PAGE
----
A trade name, trading name, or business name is a pseudonym used by companies to perform their business under a name that differs from the registered, legal name of the business. Trade names are typically used by companies to conduct their operations under a simpler brand as opposed to using their formal name within all public communications, or when a desired name was not able to be registered by the business operator, or if that business is owned by a separate company, franchisee, or a sole proprietorship. Trade names are also used in drug nomenclature with specific policies and guidelines for use in academic publications, (for example, atorvastatin (trade name Lipitor by Pfizer)).
The distinction between a registered legal name and a "fictitious" business name or trade name is important, as businesses with the latter give no obvious indication of the true identity of the entity that is legally responsible for their operation. Fictitious business names do not create legal entities in and of themselves; they are merely names assumed by existing persons or entities. Legal agreements such as contracts are normally made under the registered legal name of the business or owner, and the legal name must be used whenever a business sues or is being sued.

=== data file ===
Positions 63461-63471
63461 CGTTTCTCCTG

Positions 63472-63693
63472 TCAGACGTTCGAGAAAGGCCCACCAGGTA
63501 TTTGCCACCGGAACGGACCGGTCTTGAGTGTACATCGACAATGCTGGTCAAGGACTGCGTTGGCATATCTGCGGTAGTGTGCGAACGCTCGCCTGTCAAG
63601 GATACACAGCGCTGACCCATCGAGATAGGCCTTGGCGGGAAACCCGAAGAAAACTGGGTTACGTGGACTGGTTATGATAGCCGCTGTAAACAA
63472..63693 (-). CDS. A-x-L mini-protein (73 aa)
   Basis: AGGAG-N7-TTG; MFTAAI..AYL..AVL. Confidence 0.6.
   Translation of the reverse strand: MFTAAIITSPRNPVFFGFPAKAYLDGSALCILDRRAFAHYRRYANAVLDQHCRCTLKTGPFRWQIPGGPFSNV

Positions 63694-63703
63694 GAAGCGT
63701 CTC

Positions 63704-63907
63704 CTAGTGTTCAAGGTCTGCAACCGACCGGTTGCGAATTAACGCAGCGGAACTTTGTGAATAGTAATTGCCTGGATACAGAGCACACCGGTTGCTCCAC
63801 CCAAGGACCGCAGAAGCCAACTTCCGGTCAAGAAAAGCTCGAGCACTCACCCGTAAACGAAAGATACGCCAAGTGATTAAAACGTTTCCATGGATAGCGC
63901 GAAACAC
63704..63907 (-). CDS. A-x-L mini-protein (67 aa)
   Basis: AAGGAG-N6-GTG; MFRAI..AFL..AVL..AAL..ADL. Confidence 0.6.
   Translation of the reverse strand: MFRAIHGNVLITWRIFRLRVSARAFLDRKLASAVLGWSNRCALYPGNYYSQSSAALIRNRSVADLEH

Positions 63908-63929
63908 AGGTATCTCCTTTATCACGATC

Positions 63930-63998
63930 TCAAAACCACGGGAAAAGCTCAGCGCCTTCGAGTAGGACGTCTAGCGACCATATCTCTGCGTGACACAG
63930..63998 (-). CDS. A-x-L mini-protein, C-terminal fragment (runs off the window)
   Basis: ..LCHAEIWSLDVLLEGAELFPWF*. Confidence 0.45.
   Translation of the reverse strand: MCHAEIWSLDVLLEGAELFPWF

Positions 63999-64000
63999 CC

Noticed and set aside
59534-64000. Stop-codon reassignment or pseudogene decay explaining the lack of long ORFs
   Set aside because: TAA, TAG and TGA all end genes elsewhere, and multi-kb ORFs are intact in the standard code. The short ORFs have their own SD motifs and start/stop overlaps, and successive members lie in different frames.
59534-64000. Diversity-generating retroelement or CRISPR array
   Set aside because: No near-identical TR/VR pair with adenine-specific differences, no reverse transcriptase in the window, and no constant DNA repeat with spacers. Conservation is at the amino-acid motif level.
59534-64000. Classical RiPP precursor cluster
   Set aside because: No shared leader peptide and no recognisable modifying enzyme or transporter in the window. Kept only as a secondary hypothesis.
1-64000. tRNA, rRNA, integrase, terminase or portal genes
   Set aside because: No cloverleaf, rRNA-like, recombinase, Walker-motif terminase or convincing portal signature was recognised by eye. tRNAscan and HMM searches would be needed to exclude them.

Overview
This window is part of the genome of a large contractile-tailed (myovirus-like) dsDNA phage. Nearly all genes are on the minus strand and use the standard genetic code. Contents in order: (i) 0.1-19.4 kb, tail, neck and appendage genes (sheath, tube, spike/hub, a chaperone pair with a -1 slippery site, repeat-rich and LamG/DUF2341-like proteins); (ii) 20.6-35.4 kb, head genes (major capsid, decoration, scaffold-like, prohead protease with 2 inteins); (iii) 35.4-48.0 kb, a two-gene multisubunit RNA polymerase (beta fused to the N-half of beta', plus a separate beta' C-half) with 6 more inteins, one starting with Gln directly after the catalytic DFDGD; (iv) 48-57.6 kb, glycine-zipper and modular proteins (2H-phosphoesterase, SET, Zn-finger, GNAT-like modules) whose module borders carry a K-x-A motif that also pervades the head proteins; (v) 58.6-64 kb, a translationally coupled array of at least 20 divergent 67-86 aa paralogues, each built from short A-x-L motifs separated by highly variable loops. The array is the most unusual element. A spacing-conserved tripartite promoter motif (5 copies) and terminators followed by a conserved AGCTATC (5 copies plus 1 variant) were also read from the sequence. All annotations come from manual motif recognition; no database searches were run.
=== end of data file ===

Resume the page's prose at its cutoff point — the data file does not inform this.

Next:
In the United Kingdom, Ireland, South Africa, Australia, New Zealand, Hong Kong and Zimbabwe (as well as some parts of the United States), the phrase trading as (abbreviated t/a) is used to designate trade names. In the United States and less often in Canada, the phrase "doing business as" (abbreviated DBA, dba, d.b.a. or d/b/a) is used. More common terms in Canada are operating as (abbreviated to o/a) and trading as (abbreviated to T/A). In English writing, trade names are generally treated as proper nouns.
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